By Donnelly McCleland

On Sunday, 3 March, the Haitian government declared a 72-hour state of emergency and night curfew after gangs stormed the country’s two biggest jails and freed more than 3,800 inmates. This is the latest in Haiti’s descent into anarchy. Before the prison break, gangs already controlled around 80% of the capital, Port-au-Prince. The previous week saw gangs burning down police stations, attacking the main airport, and threatening to seize the national palace. Observers see little reason for optimism over Haiti’s immediate future. No elections have been held in Haiti in the past seven years, and almost three years ago, the unelected president, Jovenel Moïse, was assassinated. In addition, it’s been more than a year since the last elected officials left office. While the most recent crisis can be traced back to the president’s assassination in 2021, the roots of Haiti’s chaos go far deeper. These include its slavery and colonial past, the spiritual impact of the practice of vodou, and the generational economic impact of the vast “reparations” Haiti was forced to pay to France after independence in 1804, which equates to approximately $20 billion in current monetary terms. Years of occupation under the control of American marines was followed by the 29-year dictatorial father-son rule of François and Jean-Claude Duvalier (known as “Papa Doc” and “Baby Doc”). The Caribbean nation has also endured frequent natural disasters, including hurricanes and the horrific earthquakes of 2010 and 2021. Professor Matthew Smith, a historian of Haiti, described Haiti’s bleak past in The Guardian’s First Edition: “You could see the country’s history as a series of crises with brief periods of hope and peace.” He said, though, that “the [current] situation is unprecedented in Haiti’s history”.

Tragically, despite Haiti having been one of the world’s most active mission fields for American evangelicals ­– an estimated 1,700 career missionaries were serving in Haiti (one for every 7,000 people) in 2020 (according to the Center for the Study of Global Christianity) – there has been little evident societal ‘fruit’ from all these spiritual endeavours. According to the Joshua Project, 94.8% of Haitians profess to be Christian, with 17.53% evangelical. Catholicism was the dominant religion in Haiti, listed in the constitution as its official state religion until 1987. However, according to an article in Christianity Today, between a quarter and half of Haitians today are Protestant. Since the rapid deterioration of law and order in 2021, with deaths, kidnappings, and destruction of property, many mission and Christian organisations, along with other non-governmental groups, withdrew their people from Haiti. In desperation, some church communities have resorted to armed protest. In August 2023, church members, armed with clubs and machetes, marched in their neighbourhood, denouncing the presence of gangs, which resulted in the deaths of 10 church members and many more injuries.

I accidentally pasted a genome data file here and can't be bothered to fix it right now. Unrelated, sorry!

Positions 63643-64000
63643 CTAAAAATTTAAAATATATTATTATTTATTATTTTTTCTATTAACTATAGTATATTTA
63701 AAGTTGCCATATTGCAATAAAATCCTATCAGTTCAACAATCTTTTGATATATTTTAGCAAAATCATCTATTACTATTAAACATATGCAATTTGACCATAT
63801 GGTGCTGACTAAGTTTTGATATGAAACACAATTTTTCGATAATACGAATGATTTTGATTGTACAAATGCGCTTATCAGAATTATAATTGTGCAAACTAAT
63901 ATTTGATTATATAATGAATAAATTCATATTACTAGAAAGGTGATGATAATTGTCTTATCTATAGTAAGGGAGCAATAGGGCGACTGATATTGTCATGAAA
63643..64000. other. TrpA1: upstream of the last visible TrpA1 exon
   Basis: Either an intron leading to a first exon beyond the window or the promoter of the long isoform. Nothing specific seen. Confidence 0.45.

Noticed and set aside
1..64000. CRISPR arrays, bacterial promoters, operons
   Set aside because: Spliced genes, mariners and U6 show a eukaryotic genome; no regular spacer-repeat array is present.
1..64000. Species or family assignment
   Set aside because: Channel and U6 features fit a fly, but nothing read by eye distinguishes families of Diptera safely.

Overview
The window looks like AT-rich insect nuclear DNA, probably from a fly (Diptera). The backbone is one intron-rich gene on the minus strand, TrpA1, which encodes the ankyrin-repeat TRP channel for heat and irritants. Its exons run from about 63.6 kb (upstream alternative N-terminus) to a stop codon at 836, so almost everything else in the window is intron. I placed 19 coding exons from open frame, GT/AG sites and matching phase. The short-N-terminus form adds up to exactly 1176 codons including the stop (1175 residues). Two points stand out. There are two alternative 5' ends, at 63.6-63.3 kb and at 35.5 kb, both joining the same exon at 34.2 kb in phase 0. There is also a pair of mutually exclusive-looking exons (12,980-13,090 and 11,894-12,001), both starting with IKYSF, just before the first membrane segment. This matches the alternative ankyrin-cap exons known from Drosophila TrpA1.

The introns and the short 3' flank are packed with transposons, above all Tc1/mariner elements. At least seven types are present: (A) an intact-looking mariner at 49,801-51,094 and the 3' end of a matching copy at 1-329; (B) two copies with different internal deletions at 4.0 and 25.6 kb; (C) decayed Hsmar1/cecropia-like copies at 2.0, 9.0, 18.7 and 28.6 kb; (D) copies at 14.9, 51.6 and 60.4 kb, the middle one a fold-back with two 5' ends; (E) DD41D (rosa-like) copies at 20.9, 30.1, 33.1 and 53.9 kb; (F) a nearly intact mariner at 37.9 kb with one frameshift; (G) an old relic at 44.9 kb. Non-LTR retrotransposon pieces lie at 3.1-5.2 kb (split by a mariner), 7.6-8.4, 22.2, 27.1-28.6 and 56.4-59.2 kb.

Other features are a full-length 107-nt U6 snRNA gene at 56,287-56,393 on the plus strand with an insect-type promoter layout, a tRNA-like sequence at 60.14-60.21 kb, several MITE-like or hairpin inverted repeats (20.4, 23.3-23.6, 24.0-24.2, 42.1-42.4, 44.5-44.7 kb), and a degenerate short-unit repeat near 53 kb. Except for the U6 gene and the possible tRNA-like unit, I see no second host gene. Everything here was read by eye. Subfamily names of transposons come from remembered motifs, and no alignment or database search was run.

While there are many factors and role-players that have contributed to Haiti’s current implosion, the Church needs to address those aspects for which it is responsible. Simple compassion and humility demand that we, as Christians, not simply look away and lay all blame solely at others’ feet. All Christians must evaluate their work, as Paul taught in 1 Corinthians 3:10-15 so that for which we have laboured when tested with fire, will survive. We know we serve a God of compassion and that, despite Haiti’s dismal prospects for peace, He can rescue and redeem. Haitian believers need steadfast intercessors to encourage them, as it says in Isaiah 35:3-4, to “Strengthen the feeble hands, steady the knees that give way; say to those with fearful hearts, ‘Be strong, do not fear; your God will come, He will come with vengeance; with divine retribution He will come to save you.”

Please join us in prayer for the following:

  • For the Lord to extend His mighty hand and halt Haiti’s rapid descent into anarchy
  • For righteous leaders to represent Christ in both speech and deed
  • For believers to be strengthened and encouraged, looking to Christ to fight this battle for them